Generalised Anxiety Disorder is characterised by excessive anxiety and worry that is out of proportion in the social and cultural context. Excessive anxiety and worry are difficult to control and is experienced more days than not for at least six months. In adults, anxiety and worry are to be associated with three or more of the symptoms such as restlessness and feeling keyed up, getting easily fatigued, difficulty in focusing, irritability, muscle tension and sleep disturbance. Generalised Anxiety Disorder symptoms may include muscle tension, trembling, twitching, feeling shaky, muscle aches and soreness, somatic symptoms such as sweating, nausea, diarrhoea, and exaggerated startle response1.

Stressful life events play a causal role in the development of Generalised Anxiety Disorder’s central characteristics such as chronic anxious apprehension and perceptions of the world as a threatening place2,3. Intolerance of uncertainty and low perceived control are important facets of Generalised Anxiety Disorder 4. On the other hand, exposure to a single, potentially traumatizing event is one pathway to the development of Generalised Anxiety Disorder 3. Worry in Generalised Anxiety Disorder is used to prevent and/or prepare for unpleasant events, as well as to reduce the somatic arousal created by fear5. People with severe symptoms of Generalised Anxiety Disorder have the need to gather a large amount of information before making a decision, even when the decision has little or no consequences6. They report a tendency to overthink situations7 and display adaptive decision making based on potential for punishment to avoid harm8.


Counselling and psychotherapy can help!9,10,11,12.



1: American Psychiatric Association (2013). Diagnostic and statistical manual of mental disorders (5th ed.), Washington, DC: American Psychiatric Association.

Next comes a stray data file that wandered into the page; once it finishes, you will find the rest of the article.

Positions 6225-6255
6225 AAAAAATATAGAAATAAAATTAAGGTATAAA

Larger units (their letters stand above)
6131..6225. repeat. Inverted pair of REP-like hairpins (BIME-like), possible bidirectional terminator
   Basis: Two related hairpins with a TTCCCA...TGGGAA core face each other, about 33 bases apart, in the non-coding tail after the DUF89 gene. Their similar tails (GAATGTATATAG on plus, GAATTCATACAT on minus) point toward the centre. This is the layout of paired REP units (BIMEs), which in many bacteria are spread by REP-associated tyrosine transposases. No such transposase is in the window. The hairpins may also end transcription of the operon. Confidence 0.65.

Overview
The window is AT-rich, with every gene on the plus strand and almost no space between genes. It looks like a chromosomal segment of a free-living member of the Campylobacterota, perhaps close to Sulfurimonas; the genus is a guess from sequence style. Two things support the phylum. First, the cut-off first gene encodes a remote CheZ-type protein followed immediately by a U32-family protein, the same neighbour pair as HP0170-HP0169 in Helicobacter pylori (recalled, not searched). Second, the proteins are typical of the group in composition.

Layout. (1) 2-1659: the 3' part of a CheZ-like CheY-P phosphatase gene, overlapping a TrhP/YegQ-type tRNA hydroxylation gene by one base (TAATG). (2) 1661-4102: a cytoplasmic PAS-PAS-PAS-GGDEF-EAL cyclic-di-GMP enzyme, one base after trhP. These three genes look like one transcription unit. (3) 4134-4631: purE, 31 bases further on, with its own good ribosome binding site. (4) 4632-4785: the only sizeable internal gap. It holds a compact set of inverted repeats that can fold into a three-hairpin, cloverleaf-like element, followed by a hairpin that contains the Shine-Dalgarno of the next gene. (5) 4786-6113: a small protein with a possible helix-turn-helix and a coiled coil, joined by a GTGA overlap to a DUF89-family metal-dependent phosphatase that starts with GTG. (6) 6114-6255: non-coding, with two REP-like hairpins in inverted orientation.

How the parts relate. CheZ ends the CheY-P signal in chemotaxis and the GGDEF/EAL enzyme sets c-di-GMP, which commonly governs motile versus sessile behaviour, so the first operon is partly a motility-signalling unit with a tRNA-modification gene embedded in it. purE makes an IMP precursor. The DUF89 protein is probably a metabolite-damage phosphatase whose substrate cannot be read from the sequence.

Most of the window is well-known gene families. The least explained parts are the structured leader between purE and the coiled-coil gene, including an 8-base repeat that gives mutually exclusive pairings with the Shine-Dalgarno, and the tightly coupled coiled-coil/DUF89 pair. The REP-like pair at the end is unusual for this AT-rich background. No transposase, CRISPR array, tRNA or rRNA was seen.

2: Barlow, D. H. (1988). Anxiety and Its Disorders, New York: Guilford Press.

3: Beck, A. T., & Emery, G. (1985). Anxiety Disorders and Phobias: A Cognitive Perspective. New York: Basic Books

4: Dugas, M. J., Gagnon, F., Ladouceur, R., & Freeston, M. H. (1998). Generalized anxiety disorder: A preliminary test of a conceptual model. Behaviour Research and Therapy, 36(2), 215-216.

5: Borkovec, T. D. (1994). The nature, functions, and origins of worry. In G.C.L. Davey & F. Tallis (Eds.), Worrying: Perspectives in theory, assessment, and treatment. England: John Wiley & Sons.

6: Tallis, F., Eysenck, M., & Mathews, A. (1991). Elevated evidence requirements and worry. Personality and Individual Differences, 12, 21-27.

7: Pawluk, E. J., & Koerner, N. (2013). A preliminary investigation of impulsivity in generalised anxiety disorder. Personality and Individual Differences, 54, 732-737.

8: Mueller, E. M., Nguyen, J., Ray, W. J., & Borkovec, T.D. (2010). Future-oriented decision-making in generalised anxiety disorder is evince across different versions of Iowa Gambling Task. Journal of Behaviour Therapy and Experimental Psychiatry, 41, 165-171.

9: Borkovec, T. D., & Ruscio, A. M. (2001). Psychotherapy for generalized anxiety disorder. Journal of Clinical Psychiatry. 62(11), 37-42.

10: Kehle, S. M. (2008). The effectiveness of Cognitive Behavioural Therapy for generalised anxiety disorder in a frontline service setting. Cognitive Behaviour Therapy, 37(3), 192-198.

11: Leichsenring, F., Leweke, F., Klein, S., & Steinert, C. (2015). The empirical status of psychodynamic psychotherapy - an update: Bambi’s alive and kicking. Psychotherapy and Psychosomatics, 84(3), 129-148.

12: Timulak, L., McElvaney, J., Keogh, D., Martin, E., Clare, P., Chepukova, E., & Greenberg, L. S. (2017). Emotion-Focused Therapy for generalized anxiety disorder: An exploratory study. Psychotherapy, 54(4), 361-366.